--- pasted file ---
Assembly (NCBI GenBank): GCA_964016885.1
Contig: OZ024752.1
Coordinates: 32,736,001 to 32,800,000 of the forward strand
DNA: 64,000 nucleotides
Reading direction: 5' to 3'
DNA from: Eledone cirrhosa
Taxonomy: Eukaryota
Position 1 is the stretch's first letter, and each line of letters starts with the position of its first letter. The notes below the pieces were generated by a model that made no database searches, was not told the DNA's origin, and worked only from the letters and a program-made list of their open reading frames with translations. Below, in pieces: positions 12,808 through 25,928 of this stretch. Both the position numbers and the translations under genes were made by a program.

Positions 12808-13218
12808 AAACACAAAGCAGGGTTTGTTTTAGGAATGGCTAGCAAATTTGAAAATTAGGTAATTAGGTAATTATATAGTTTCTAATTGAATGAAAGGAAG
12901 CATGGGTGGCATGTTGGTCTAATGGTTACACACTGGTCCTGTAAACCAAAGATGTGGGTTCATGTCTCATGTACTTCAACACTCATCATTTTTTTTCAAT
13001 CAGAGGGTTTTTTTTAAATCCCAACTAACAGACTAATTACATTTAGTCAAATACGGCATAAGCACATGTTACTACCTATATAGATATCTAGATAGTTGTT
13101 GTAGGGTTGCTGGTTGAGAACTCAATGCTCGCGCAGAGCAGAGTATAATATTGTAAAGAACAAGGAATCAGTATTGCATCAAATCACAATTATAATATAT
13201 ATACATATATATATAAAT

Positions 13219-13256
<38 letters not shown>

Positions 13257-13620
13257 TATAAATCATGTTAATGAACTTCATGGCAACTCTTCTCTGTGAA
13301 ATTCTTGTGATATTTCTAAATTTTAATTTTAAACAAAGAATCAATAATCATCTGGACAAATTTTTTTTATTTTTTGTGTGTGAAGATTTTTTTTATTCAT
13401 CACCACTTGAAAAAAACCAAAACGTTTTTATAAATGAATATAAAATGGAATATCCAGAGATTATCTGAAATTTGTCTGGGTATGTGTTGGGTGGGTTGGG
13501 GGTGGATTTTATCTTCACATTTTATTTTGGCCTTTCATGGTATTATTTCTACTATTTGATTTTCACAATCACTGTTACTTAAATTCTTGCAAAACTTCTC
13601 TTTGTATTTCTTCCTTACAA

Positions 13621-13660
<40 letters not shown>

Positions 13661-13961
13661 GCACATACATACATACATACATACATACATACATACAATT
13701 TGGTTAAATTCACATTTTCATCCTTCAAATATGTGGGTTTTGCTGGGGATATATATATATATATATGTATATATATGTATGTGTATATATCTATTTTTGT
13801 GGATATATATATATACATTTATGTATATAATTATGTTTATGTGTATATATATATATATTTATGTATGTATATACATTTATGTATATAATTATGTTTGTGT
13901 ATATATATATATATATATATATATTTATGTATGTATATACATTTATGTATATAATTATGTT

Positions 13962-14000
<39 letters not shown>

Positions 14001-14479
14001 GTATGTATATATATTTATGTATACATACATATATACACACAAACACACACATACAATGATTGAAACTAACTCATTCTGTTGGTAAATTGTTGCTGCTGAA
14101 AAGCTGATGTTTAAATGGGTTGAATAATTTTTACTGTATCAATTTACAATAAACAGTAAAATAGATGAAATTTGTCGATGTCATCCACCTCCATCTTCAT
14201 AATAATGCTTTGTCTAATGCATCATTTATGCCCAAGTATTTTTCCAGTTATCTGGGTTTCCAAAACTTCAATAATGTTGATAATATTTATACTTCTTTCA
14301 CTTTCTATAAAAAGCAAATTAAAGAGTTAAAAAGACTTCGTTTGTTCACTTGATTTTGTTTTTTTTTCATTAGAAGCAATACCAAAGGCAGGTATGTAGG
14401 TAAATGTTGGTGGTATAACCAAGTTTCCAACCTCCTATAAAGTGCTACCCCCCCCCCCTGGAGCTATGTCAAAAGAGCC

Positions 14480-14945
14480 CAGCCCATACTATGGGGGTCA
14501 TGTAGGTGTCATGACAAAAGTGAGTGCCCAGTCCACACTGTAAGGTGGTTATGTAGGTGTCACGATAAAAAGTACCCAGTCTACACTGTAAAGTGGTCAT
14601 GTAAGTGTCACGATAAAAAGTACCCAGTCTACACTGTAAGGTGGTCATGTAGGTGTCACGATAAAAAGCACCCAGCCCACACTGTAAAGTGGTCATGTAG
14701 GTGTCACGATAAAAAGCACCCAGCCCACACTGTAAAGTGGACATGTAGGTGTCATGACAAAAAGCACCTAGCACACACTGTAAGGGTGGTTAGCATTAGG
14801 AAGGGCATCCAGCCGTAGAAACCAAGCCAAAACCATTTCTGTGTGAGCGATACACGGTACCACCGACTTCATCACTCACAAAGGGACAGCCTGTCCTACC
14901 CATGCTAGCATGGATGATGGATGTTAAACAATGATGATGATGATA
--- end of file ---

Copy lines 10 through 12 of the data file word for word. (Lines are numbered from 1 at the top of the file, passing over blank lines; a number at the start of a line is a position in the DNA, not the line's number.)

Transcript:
12808 AAACACAAAGCAGGGTTTGTTTTAGGAATGGCTAGCAAATTTGAAAATTAGGTAATTAGGTAATTATATAGTTTCTAATTGAATGAAAGGAAG
12901 CATGGGTGGCATGTTGGTCTAATGGTTACACACTGGTCCTGTAAACCAAAGATGTGGGTTCATGTCTCATGTACTTCAACACTCATCATTTTTTTTCAAT
13001 CAGAGGGTTTTTTTTAAATCCCAACTAACAGACTAATTACATTTAGTCAAATACGGCATAAGCACATGTTACTACCTATATAGATATCTAGATAGTTGTT